This study focused on understanding the interactions between the primary effects of PTH and the secondary hypotensive effect of commonly used high doses of PTH on proximal tubule transporters. PTH at 100 μg bolus/kg causes a rapid drop in arterial pressure that poses an interesting physiological dilemma for the proximal tubule. It is well documented that PTH inhibits proximal tubule reabsorption (1, 35), whereas acute hypotension stimulates proximal tubule reabsorption (26, 27). How these antagonistic influences interact in the proximal tubule during high-level PTH treatment has not been previously addressed. In the present study, we compared 1) the renal effects of acute hypotension alone (by aortic clamp) to 2) the renal effects of a high dose of PTH that induces acute hypotension to 3) the renal effects of nondepressor doses of PTH. From a comparison of these three series, we conclude the following. Acute hypotension induced by aortic clamp provokes an increase in proximal tubule reabsorption and antidiuresis without a redistribution of NHE3 and NaPi2. At low doses (0.7 and 1.4 μg PTH·kg−1·h−1), PTH has no depressor effect and is diuretic. On the other hand, high-dose (100 μg bolus/kg) PTH that induces acute drop in arterial pressure also provokes antidiuresis not unlike that observed during clamp-induced acute hypotension. This suggests that the antidiuretic effect of hypotension (and the likely fall in GFR) predominates over the primary diuretic effect of PTH. In contrast, the rapid retraction of NHE3 and NaPi2 from the apical microvilli during high-dose PTH mimics the previously established effect of low-dose PTH to retract these transporters (48). This indicates that the PTH influence on transporter redistribution predominates over any influence of hypotension per se induced by high-dose PTH. Finally, the primary effects of PTH on both renal function and transporter distribution can be investigated independent of blood pressure changes at “low levels” of PTH. In the present study, a direct comparison between low-dose and high-dose PTH on transporter redistribution was not carried out because the detailed effect of low-dose PTH on retraction of NHE3 and NaPi2 from the microvilli has been established and reported elsewhere (48). Our comparison reveals that low-dose and high-dose PTH provokes indistinguishable redistribution patterns for NHE3 and NaPi2.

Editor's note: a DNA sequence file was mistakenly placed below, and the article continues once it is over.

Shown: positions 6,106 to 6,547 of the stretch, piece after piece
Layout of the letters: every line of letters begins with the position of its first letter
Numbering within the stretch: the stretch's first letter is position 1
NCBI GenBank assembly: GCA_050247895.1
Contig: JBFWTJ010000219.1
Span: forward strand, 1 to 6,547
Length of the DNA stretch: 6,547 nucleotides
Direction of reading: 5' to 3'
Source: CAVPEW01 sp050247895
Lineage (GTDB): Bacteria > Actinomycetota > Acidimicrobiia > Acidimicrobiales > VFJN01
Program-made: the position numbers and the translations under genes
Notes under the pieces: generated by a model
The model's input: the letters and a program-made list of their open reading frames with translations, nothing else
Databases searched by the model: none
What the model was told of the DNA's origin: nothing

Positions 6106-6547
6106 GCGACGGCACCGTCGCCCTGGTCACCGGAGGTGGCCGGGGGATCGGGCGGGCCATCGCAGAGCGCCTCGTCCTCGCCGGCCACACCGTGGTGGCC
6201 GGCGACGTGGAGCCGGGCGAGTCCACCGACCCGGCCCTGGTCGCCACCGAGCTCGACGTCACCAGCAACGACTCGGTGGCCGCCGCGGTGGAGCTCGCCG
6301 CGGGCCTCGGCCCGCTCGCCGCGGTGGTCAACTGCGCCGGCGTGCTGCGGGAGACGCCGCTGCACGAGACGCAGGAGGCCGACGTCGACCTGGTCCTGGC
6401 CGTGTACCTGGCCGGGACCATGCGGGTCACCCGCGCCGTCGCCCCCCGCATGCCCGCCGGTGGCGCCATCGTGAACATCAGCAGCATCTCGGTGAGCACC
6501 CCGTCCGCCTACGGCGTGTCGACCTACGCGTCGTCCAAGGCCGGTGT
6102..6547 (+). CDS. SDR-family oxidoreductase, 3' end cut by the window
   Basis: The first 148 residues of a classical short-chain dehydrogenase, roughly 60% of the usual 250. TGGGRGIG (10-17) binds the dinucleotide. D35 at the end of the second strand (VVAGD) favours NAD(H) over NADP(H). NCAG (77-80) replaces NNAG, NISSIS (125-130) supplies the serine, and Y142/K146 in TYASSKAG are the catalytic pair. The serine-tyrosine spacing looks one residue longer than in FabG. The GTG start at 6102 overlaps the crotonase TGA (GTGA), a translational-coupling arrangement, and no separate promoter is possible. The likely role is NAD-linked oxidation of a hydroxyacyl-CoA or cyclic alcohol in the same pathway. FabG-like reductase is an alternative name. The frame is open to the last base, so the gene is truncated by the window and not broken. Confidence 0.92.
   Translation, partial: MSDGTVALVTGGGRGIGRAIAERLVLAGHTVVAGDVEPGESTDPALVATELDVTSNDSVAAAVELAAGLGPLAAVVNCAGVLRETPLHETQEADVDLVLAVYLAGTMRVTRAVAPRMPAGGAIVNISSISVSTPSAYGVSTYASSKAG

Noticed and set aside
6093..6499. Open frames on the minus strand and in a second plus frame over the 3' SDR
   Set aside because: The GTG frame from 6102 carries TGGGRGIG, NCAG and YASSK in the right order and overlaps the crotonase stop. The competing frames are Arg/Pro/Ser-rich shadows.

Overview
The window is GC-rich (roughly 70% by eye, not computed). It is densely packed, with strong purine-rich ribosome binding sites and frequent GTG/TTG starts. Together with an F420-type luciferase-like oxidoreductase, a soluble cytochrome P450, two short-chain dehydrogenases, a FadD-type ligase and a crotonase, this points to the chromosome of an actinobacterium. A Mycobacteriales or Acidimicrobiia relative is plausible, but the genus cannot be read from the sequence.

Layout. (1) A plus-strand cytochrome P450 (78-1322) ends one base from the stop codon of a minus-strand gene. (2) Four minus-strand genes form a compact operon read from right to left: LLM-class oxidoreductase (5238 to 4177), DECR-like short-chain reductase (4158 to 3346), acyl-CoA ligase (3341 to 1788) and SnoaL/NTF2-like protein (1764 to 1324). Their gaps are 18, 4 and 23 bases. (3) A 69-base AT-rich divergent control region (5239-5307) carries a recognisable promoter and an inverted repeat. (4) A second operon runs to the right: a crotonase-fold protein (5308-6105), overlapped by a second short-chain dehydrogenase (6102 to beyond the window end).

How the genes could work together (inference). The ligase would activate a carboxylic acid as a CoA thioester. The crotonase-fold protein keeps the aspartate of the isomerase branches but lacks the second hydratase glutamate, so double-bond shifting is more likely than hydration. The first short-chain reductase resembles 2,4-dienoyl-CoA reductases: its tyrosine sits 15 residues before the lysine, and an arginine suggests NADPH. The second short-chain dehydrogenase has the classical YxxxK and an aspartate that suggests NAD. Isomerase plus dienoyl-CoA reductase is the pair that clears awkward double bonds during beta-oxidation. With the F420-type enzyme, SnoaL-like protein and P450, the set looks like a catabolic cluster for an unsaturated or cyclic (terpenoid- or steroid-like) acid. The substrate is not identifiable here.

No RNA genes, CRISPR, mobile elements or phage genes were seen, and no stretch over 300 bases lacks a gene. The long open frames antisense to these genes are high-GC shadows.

At these low doses, PTH increases CLi, urine output, and cAMP excretion without any depressor effect (Fig. 3). A change in GFR is not likely to mediate the diuresis and the decrease in proximal tubule reabsorption (i.e., an increase in CLi) since it has been shown that PTH-(1–34) infused into rats at 4.1 μg·kg−1·h−1 did not have a significant sustained effect on GFR (50). In contrast, a PTH bolus of 100 μg/kg induced a rapid drop in mean arterial pressure to 51 ± 3 mmHg along with a decrease in urine output (Fig. 4). As explained in results, the marked antidiuretic effect induced by high-level PTH precluded accurate determination of GFR with FITC-inulin as a tracer. However, the antidiuretic effect can likely be attributed to a fall in GFR secondary to the acute hypotension because renal blood flow and GFR are known to fall to near zero when arterial pressure is decreased to <60 mmHg (37, 38) (i.e., beyond the autoregulatory range), and decreased filtration is associated with an increase in fractional sodium reabsorption (2, 3, 14, 26, 27), culminating in decreased urine flow rate and sodium excretion (26, 34). In addition, there was not a significant increase in volume flow from the proximal tubule, measured by CLi, even by 30 min after high-dose PTH treatment despite significant redistribution of NHE3 (Fig. 5) and NaPi2 (Fig. 6) out of the top of the microvilli that is usually associated with a decrease in Na+ reabsorption. This further supports the notion of a persistent decrease in GFR during high-level PTH treatment.